File this under kitchen confessions – Earlier I mentioned that I only own a 15-inch cast iron skillet, yet the pizza calls for a 9-inch skillet.  I knew I wanted a thicker “crust” so I grabbed the mold from my 9-inch spring form pan and placed it in the skillet. I poured the batter into the mold.  This happened:

I never said I was genius in the kitchen.

I just used a spatula to pull away the socca that seeped through and, voila, pizza!

What’s your favorite socca recipe?  Share links!

  • I’m even slower, I’ve never had overnight oats or chia pudding! This looks delish though! What app do you use for your recipes?

    • JL

       Do you mean what app to insert recipes into posts?  Love it!

  • VeganVersion

    This looks so great! I often make something similar but have always known it as Cecina. I have also heard it, or a variation of it called farinata.  Here is one of my favorite ways to eat it– with onions and fennel seeds. 

    I think I am going to make some when I get home 🙂

    • JL

       I added onions and chives based on our weekend web conversation!

  • I’ve been addicted to socca for the last few weeks, but I have yet to try it as pizza! That tomato and bean dip would probably be a great replacement for just straight tomato sauce on a socca pizza – and now I’m hungry 🙂

    • JL

      Oh, great idea re: dip for pizza sauce!

  • Laura @ Sprint 2 the Table

    I can’t believe you haven’t been making this all along! 🙂  It is amazing stuff – I love making Mexican-style pizzas with it.  I’ve even blended beets into the batter for a cool purple base.

    • JL

       LOVE the beet idea!

  • So glad you got on board and enjoyed it! That pizza looks amazing!

    • JL

       You helped! 🙂

  • I did the socca thing once–when I was renovating our kitchen and I made it in our toaster oven. It wasn’t met with rave reviews in our house, but maybe that’s because I didn’t really do anything with it except dip it in some maple syrup. I might have to try again with your inspiration!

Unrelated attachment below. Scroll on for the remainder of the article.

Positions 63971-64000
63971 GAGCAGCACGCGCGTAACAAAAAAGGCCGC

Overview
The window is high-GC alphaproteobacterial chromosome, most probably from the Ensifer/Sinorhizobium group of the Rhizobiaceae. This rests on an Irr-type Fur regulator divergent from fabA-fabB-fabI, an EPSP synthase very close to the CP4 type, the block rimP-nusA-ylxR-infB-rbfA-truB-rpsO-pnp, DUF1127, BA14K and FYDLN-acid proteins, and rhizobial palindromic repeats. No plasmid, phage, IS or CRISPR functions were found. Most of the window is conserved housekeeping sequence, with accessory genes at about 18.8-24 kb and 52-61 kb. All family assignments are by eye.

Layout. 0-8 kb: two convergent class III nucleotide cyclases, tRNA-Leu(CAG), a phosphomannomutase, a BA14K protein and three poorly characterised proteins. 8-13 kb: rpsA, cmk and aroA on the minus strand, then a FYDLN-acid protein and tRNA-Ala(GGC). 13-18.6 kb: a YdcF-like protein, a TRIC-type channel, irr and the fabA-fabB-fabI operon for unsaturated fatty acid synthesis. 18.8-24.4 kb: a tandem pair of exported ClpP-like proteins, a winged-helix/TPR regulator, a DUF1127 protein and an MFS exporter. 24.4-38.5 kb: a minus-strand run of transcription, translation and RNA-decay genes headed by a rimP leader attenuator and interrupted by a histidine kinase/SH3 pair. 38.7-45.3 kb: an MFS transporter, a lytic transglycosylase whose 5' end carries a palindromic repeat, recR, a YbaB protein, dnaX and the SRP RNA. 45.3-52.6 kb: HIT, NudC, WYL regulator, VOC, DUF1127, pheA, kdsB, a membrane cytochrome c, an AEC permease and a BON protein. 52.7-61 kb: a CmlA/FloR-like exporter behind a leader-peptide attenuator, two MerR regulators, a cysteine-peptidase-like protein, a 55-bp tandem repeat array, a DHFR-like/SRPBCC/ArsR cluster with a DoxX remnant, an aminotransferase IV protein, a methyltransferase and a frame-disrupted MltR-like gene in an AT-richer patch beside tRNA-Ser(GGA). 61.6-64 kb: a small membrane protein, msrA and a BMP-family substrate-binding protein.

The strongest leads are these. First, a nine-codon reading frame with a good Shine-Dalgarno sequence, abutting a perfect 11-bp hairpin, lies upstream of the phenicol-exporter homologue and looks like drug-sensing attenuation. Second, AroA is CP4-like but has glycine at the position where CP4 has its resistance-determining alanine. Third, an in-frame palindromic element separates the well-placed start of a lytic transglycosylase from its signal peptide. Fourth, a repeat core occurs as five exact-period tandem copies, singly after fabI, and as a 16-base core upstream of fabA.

• JL

       Try it in the oven – I think you’ll love it!

  • I ADORE socca, and socca pizza even more! I first got into it when I stumbled accross this recipe (also a GREAT blog, by the way) and have since conjured up many a socca creation! This is totally going to be a shameless plug but here are some of my recipes:
    Beet, Hummus and Avocado Green Socca Pizza: Cinnamon Breakfast Socca: “Manakeesh” (savoury Middle Eastern pastries):, Avocado and Sweetpea Hummus Socca:

    • JL

       Great links!  Thanks!

  • I have yet to make socca, but chickpea pancakes are a regular in these here parts. Soon!

    • JL

      Pancakes. YUM.

  • Green smoothie = still a no. Haven’t tried overnight oats. But socca? I love socca in all the recipes I’ve tried — I can’t even name a favorite. But the newest one I tried and loved was from Ricki on Diet Dessert and Dogs. She called it quizza because it was kind of a quiche made from chickpea flour.

    • JL

       I love the idea of quiche! I’ll check Ricki’s site out!

  • Have you seen this lovely page devoted to socca (  I have been playing around with a few of the recipes, especially the carob socca bread.

    • JL

      No! Thank you for sharing!

  • radioactivegan

    I’ve been holding off on socca, too, but yours looks so good I might change my mind!

    • JL

       Thanks! I hope you try it!

  • Is it wrong of me to be happy that you tried this because I’ve always wanted to but you knooow I’m so picky? lol 

    • JL

       LOL!  I think you do some fun and ornery things with a socca recipe, my dear! Try it!

  • Pingback: This week on I Eat Plants: An interview with a chef + Cinco de Mayo (vegan-style) and my Red Radio interview()

  • In Uruguay socca is called fainá (basically a chickpea flower + water mixture) and it’s a very traditional dish, usually eaten with pizza 🙂 It’s very common to order “pizza y fainá” to any bar in town 🙂 It’s a very basic recipe, but at home I do a lot of variations.
    This recipe is great 😀

    • JL

       Wow, I would love it if bars around here served socca/faina!

Previous post:

Next post: